What Are Birth Flowers
As I mentioned above, each birth month has a corresponding birth flower. Each has a particular meaning, which we'll look into too. It's worth noting that there isn't just one birth flower associated with each month, but a couple. This also happens with birthstones, where there are multiple stones which represent the months. This means you can pick the flower you feel most represents you!
If you're born in January, your birth flowers are carnations and snowdrops. You may be familiar with snowdrops from seeing them poke their pretty, white heads out from the ground in early spring, heralding the oncome of warmer months. They represent hope and purity.
Carnations are made up from pretty ruffled petals, and represent love and loyalty. They bloom for much of the year, so they also show endurance and perseverance in all conditions.
The pretty, heart-shaped petals of the violet are apt for the month of love! They represent virtue and modesty, and have a strong purple colour.
The primrose is another of the first flowers we see calling in the Spring months, and they represent youthfulness.
More commonly, the daffodil represents March. The cheerful and vivid yellow heads of daffodils with their distinctive trumpets can be seen strewn around the countryside and roadside throughout Spring. They represent life and new beginnings.
Jonquil are also vividly yellow, suggesting March babies to be of a happy disposition indeed! They represent joy and hope and optimism.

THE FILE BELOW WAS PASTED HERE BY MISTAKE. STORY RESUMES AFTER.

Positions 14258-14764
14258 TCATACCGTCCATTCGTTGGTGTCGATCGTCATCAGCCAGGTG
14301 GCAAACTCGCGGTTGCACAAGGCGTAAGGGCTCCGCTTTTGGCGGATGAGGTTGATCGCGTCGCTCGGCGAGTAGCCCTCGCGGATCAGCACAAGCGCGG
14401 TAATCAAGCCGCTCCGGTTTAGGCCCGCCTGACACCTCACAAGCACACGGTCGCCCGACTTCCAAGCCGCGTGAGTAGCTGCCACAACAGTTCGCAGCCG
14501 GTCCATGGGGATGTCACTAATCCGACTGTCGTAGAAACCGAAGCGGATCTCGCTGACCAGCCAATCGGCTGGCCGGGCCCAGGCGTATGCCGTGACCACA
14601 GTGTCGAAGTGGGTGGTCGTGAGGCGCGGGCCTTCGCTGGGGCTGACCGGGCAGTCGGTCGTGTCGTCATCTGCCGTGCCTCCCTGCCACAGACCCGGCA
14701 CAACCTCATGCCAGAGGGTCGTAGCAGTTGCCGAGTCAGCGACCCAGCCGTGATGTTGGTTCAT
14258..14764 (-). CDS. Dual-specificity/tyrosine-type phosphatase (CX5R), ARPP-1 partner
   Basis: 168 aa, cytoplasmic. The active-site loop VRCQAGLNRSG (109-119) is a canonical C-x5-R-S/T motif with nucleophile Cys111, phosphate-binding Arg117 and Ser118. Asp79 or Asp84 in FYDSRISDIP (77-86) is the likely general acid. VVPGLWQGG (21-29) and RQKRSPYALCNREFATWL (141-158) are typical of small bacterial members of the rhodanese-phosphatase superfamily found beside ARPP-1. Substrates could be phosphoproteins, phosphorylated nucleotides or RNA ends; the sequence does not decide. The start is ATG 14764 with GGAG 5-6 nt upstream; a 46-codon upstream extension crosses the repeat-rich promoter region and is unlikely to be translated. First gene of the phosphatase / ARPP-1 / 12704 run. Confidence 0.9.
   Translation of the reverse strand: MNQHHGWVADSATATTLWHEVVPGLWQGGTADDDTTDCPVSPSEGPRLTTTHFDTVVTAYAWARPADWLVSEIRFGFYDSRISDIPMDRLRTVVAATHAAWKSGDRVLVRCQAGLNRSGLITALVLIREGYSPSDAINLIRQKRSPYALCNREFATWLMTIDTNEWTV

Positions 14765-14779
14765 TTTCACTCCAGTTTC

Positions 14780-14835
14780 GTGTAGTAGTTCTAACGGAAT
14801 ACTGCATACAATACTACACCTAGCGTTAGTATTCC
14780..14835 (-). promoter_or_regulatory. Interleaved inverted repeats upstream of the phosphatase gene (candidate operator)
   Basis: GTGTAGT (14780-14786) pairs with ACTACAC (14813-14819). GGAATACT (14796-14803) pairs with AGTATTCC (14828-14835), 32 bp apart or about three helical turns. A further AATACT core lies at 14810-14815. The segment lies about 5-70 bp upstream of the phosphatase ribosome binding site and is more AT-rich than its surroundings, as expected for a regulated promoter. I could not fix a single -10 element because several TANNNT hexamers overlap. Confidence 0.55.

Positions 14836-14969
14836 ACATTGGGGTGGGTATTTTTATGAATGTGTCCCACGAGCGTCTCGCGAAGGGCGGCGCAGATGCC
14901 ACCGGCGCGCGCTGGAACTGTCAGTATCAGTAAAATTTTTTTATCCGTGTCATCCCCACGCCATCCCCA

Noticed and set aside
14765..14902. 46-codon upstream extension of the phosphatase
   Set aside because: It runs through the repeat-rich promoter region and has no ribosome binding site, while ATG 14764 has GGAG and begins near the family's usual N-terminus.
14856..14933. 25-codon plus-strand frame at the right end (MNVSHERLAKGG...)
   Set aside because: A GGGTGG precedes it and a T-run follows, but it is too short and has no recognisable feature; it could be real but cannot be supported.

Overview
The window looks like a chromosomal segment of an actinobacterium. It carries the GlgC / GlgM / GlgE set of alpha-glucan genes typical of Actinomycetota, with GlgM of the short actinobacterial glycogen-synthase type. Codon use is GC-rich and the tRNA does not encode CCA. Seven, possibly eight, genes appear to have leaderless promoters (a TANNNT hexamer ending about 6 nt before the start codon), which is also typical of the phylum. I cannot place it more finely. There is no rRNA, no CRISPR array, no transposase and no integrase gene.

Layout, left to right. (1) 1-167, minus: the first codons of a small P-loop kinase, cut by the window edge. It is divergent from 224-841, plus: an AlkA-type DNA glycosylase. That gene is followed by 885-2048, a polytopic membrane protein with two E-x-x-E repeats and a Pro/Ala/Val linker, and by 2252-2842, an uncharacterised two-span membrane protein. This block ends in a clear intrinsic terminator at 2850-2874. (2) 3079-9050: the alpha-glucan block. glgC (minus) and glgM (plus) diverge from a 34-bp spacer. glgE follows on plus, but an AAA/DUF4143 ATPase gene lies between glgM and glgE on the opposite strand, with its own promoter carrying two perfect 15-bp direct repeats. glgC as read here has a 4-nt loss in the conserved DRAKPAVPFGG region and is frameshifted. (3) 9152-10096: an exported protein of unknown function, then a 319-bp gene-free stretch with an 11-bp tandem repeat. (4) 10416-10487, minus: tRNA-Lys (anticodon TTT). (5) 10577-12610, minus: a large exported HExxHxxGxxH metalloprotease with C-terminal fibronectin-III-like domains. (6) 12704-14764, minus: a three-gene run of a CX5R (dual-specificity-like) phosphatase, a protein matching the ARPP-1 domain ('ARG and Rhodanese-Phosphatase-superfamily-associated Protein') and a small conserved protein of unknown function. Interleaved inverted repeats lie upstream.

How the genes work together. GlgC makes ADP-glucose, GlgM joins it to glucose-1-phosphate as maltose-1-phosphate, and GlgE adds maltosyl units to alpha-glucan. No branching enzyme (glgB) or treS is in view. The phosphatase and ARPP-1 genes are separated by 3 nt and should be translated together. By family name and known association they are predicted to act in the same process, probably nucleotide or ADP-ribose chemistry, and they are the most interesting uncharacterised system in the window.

April: Daisy/Sweet Pea
The sweet and happy daisy represents April babies, with its soft petals and strong presence in the ground. It represents loyalty, motherhood and innocence.
Also standing for the April crowd is the heady sweet pea. They represent pleasure and bliss.
May: Lily of the Valley/Hawthorn
For May, we have lily of the valley, representing sweetness and purity. With their short blooming season, they are a brief joy.
Pretty hawthorn blooms are symbolic of love and protection, and are steeped in Irish folklore.
Most of us are familiar with the rose. A popular symbol of love, they also stand for friendships and family, as well as beauty.
Sweetly scented honeysuckle represents sweetness, devotion and happiness and their pastel coloured blooms are sure to brighten up anyone's day.
July: Larkspur/Water Lily
Colourful larkspurs represent love and positivity, as well as having an open heart.
Water lilies represent rebirth and fertility, as well as purity. They are not a form of lily at all, and have a great deal of lore associated with Hindu and Buddhism.
In summertime, you may see the stunning gladiolus bloom. They represent strength, power and integrity.
Poppies have a range of appearances and meanings, with the red poppy being strongly associated with remebrance. Poppies also have connections to relaxation and healing.
September: Aster/Morning Glory
The star shaped aster is a pretty sight in any garden, and represents wisdom, faith and love.
Morning glories have flowers that last but a day, and represent affection and life, and spontaneity.
Vivid marigolds represent October babies. They are hardy, and represent strength and determination.
Bright cosmos also stand for October, and they have meanings such as peace, loyalty and love.
Beautifully colourful chrysanthemum is November's birth flower, representing luck, joy and happiness.
Despite the name, narcissus flowers don't just represent vanity but also rebirth and beginnings and loyalty.
We are all familiar with holly, with its connections to Christmas and the winter season. It is an evergreen, representing life and friendship and love.
Now you know what your birth flower is, why not see what flowers represent your loved ones and compile a special family bouquet? Grow your own, or have some special jewellery made with your chosen birth flowers. See our best selling birth flower jewellery HERE